In the CDP, the population was spread out, with 32.2% under the age of 18, 10.4% from 18 to 24, 28.6% from 25 to 44, 19.3% from 45 to 64, and 9.5% who were 65 years of age or older. The median age was 31 years. For every 100 females, there were 90.9 males. For every 100 females age 18 and over, there were 85.1 males.

The median income for a household in the CDP was $32,466, and the median income for a family was $40,191. Males had a median income of $33,297 versus $19,671 for females. The per capita income for the CDP was $13,373. About 18.4% of families and 21.5% of the population were below the poverty line, including 30.8% of those under age 18 and 15.0% of those age 65 or over.


The St. John the Baptist Parish School Board operates public schools in the community. Two K-8 schools serve separate areas that have Reserve addresses:[13]

  • East St. John Elementary School
  • Fifth Ward Elementary School

High schools:

Private schools:

St. Peter Catholic School of the Roman Catholic Archdiocese of New Orleans is a K-7 Catholic school.[16] Our Lady of Grace School was a Catholic K-7 school in Reserve. It closed in 2015; it had 171 students remaining, with about 51 having taken advantage of a Louisiana school voucher regime. There were two graduating classes in 2015.[17]

Notable people[edit]


  1. ^ "NPGallery Asset Detail, Godchaux--Reserve Plantation House". National Park Service, U.S. Department of the Interior. Retrieved 2021-05-29.{{cite web}}: CS1 maint: url-status (link)
  2. ^ "Godchaux-Reserve House will celebrate progress on renovation project". October 12, 2018. Retrieved 2021-05-29.{{cite web}}: CS1 maint: url-status (link)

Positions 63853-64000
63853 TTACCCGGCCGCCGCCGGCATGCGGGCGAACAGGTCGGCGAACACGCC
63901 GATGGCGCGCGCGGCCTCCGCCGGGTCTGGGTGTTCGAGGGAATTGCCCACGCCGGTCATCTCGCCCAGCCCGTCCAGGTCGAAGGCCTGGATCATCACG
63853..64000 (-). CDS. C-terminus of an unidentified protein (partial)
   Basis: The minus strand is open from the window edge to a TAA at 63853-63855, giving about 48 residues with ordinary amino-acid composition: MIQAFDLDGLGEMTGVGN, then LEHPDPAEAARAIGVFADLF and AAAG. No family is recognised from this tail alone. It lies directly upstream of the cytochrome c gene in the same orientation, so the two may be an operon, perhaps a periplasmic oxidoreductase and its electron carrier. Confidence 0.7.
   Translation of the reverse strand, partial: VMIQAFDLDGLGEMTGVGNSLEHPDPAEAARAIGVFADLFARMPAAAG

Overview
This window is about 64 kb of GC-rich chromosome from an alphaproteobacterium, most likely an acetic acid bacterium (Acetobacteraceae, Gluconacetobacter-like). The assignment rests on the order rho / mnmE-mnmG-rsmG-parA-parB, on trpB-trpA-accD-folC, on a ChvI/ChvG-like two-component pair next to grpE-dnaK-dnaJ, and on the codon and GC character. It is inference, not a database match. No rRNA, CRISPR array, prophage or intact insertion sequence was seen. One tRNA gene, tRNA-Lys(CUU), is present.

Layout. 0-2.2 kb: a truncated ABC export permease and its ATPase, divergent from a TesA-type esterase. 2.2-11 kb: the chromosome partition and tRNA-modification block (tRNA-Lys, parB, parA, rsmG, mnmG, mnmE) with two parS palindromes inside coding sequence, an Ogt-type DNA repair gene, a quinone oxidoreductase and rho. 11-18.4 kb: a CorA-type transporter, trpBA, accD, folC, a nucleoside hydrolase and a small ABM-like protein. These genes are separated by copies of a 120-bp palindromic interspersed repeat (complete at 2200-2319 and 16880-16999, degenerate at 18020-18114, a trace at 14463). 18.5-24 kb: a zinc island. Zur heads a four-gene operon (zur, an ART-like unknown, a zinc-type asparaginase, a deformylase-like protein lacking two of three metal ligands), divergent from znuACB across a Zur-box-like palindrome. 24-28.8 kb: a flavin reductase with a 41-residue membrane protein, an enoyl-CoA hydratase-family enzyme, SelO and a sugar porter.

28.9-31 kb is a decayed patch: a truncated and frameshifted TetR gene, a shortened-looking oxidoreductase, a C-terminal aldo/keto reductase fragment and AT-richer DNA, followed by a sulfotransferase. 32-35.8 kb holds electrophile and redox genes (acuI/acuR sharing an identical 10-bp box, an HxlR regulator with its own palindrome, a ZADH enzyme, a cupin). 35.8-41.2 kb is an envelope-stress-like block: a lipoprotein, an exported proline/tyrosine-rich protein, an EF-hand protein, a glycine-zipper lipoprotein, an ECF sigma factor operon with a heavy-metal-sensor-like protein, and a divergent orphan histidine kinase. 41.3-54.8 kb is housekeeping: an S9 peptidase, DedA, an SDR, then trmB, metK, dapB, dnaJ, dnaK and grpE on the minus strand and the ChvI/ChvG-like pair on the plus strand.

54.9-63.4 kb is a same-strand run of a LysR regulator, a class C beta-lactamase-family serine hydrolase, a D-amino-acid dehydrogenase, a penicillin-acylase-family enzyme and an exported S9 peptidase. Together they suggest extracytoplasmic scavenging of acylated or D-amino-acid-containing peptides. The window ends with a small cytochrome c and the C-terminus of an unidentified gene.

3. ^ Hammer, David (2017-12-16). "Leon Godchaux: The Times-Picayune covers 175 years of New Orleans history". Archived from the original on 2017-12-16. Retrieved 2022-01-20.
  4. ^ "National Register of Historic Places Registration Form, Reserve Plantation House". United States Department of the Interior, National Park Service. December 17, 1993.{{cite web}}: CS1 maint: url-status (link)
  5. ^ Lartey, Jamiles; Laughland, Oliver (May 6, 2019). "'Almost every household has someone that has died from cancer'". The Guardian. ISSN 0261-3077. Retrieved May 6, 2019.
  6. ^ Jervis, Rick; Gomez, Alan (October 12, 2020). "Racism turned their neighborhood into 'Cancer Alley.' Now they're dying from COVID-19". Retrieved 2022-01-18.{{cite web}}: CS1 maint: url-status (link)
  7. ^ "Residents of America's Cancer Town confront chemical plant owner in Japan". the Guardian. 2019-06-26. Retrieved 2021-05-29.
  8. ^ "Reporting on 'Cancer Town': 'We will hold politicians accountable for inaction'". the Guardian. 2019-11-16. Retrieved 2021-05-29.
  9. ^ "Revealed: chemicals giant sold Louisiana plant amid fears over cost of offsetting toxic emissions". the Guardian. 2021-02-17. Retrieved 2021-05-29.
  10. ^ "US Gazetteer files: 2010, 2000, and 1990". United States Census Bureau. 2011-02-12. Retrieved 2011-04-23.
  11. ^ "Explore Census Data". Retrieved 2021-12-28.
  12. ^ "U.S. Census website". United States Census Bureau. Retrieved 2008-01-31.
  13. ^ "Attendance Zones Archived 2008-09-12 at the Wayback Machine." St. John the Baptist Parish School Board.
  14. ^ Kamerick, Megan. "Seven area schools create academies for Freshmen." New Orleans CityBusiness. Monday April 1, 2002. Retrieved on March 17, 2013. Available on LexisNexis. ""You see it in a variety of ways," says Debra Schum, principal at East St. John High School in Reserve, which has 400 freshmen and total of 1,400 students."
  15. ^ Riverside Academy official website
  16. ^ "Home". St. Peter Catholic School. Retrieved 2020-05-27.
  17. ^ "Closing of 3 New Orleans-area schools to displace hundreds of students in 2015". The Times Picayune. 2014-10-27. Retrieved 2020-05-26.

External links[edit]